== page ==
Six fatal crashes linked to small talk between pilots

Government records reveal that conversations between pilots may have played a crucial role in over half of serious plane accidents in the past decade. This includes casual talk between pilots just minutes before the Continental crash near Buffalo, NY when 50 people were killed last February.

On October 1, USA Today reported that the National Transportation Safety Board has cited transgressions of the "sterile cockpit rule" in six crashes since 2004. The regulation, put in place by the Federal Aviations Administration, requires that pilots do not engage in non-essential chitchat during critical parts of flights. Federal Aviation Administration chief Randy Babbitt is quoted in the article as saying that "too many of these slips" are happening.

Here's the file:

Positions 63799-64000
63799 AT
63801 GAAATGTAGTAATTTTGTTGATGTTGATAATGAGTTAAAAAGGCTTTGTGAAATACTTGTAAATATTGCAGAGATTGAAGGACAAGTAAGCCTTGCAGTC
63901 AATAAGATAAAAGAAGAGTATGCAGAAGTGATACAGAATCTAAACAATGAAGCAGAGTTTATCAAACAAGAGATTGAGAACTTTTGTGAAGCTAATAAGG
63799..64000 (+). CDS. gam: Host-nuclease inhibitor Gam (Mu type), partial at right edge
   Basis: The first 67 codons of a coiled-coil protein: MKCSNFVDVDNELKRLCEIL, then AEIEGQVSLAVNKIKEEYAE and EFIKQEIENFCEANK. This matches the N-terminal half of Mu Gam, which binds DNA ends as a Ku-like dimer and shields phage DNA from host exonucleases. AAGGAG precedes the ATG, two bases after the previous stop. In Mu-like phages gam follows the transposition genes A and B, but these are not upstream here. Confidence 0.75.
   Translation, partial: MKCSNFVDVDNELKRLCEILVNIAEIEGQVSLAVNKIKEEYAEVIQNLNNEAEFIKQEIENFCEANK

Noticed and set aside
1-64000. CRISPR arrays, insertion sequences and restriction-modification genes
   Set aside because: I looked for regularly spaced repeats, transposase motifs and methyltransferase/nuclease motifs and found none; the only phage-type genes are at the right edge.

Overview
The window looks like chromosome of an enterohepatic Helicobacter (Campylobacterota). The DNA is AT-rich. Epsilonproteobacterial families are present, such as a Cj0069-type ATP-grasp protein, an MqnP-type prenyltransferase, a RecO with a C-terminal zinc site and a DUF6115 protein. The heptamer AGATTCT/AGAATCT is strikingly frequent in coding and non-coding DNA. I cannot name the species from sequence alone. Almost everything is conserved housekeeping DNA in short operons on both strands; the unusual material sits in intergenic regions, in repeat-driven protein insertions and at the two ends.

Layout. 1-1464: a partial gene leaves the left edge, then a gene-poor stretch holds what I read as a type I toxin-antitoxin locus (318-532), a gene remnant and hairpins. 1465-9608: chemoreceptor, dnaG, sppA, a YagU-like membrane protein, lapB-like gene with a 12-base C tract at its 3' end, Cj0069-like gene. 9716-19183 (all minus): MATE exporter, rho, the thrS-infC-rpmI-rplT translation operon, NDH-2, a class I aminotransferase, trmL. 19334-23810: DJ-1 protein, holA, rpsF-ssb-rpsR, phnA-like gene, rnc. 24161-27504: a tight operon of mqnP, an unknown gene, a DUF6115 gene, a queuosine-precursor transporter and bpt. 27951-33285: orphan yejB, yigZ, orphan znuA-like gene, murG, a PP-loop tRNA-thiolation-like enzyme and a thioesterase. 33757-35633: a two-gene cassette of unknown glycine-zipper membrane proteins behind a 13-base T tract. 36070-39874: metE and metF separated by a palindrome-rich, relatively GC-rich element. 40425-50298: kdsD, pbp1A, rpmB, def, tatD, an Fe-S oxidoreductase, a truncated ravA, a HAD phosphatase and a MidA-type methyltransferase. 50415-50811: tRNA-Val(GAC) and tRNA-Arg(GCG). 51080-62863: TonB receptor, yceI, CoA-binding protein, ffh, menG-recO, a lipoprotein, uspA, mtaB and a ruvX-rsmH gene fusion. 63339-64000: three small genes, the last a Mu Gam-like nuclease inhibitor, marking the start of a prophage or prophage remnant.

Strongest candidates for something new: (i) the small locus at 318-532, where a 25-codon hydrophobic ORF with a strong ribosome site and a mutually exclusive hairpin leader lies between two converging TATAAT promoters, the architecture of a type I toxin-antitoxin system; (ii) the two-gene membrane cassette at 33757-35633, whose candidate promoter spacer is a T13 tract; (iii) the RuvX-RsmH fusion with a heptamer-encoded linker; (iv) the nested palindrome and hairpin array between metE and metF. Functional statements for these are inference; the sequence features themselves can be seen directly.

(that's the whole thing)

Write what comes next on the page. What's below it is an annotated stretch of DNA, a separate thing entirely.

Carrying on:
In one offense referenced in the article, pilots joked of telling passengers to "shut the (expletive) up" before descending too low and striking the ground, killing 11 of 13 passengers on a commuter plane in October 2004.

Similarly, in September 2008, a plane struck a building shortly after Great Lakes Airlines pilots were overheard "making chicken noises and talking in character as they taxied," according to USA Today. Although the plane suffered significant damage, no passengers were injured.

In an August 2006 crash that killed 49 people in Lexington, Kentucky, pilots were also recorded chitchatting while taxiing. As the pilots discussed job applicants for 30 seconds, the Comair jet attempted to take off on the wrong runway. Only one passenger onboard survived.

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